The masters is even more competitive and you would only be delaying this for 3 more years. Other 'sports science' degrees do not lead to physiotherapy careers or NHS health professional careers and they're not hugely employable - that why you get so many sports sci grads applying for physio and a lot of them actually apply for physio undergrad because the MSc is ridiculously competitive and they can still get funded (tuition) for the 3 year course - covering living costs for a 2nd NHS degree is a MAJOR struggle. So unless you want to spend 6 years at uni being poor or taking your chances on getting onto the MSc which isn't a guarantee then save yourself a lot of bother and just improve your application for undergrad and try again.

    I got rejected too and it took me 2 years to get my place AND I had to go back to college and work as a HCA on a gap year. If you want it badly enough, improve your application, be competitive and don't give up.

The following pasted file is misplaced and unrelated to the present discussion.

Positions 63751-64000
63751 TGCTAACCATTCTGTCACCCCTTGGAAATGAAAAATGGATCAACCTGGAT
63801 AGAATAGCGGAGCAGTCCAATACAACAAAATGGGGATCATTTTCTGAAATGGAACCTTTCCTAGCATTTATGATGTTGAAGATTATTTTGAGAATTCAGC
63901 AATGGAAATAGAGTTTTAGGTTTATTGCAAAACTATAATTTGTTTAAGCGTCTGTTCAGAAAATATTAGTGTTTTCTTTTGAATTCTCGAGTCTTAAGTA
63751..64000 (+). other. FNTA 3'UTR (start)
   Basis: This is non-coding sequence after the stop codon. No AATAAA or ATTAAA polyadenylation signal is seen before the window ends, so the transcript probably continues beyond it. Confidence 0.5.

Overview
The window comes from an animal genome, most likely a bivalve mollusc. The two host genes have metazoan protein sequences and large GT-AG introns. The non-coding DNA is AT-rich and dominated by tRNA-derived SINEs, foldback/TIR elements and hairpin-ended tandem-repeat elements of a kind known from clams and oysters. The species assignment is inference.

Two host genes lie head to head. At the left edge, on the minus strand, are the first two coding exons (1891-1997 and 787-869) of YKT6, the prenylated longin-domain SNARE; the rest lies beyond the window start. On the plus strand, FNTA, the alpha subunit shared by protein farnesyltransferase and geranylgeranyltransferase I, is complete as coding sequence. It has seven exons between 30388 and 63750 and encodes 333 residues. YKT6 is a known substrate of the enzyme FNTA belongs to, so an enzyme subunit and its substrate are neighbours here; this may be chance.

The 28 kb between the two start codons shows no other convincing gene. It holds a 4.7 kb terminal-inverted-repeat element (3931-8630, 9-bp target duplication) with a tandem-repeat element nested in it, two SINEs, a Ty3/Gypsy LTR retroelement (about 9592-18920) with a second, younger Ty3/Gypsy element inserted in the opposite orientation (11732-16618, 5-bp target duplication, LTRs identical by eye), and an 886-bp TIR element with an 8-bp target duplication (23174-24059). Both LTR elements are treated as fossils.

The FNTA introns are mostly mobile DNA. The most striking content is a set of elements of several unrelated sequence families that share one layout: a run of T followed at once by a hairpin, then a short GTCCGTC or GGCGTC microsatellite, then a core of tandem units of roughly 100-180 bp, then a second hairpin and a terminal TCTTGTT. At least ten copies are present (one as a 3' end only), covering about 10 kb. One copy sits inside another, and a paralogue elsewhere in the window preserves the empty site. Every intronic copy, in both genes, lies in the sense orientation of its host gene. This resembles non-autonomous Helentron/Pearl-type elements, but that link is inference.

You sound really defeated. Don't take rejection personally - it happens to everyone at some point even really really successful people - no one gets anything easily unless you're born into serious wealth - so don't ever let that put you off anything.

    If you want something then go and get it and if someone says 'no' then get better and be better than all the competition. On that note, you don't even have to reply to this but just ask yourself: what work exp do you have? Do you meet the grade requirements? What do you do in your spare time? Where are you apply for HCA jobs and how are you competitive?

    My advice on those points: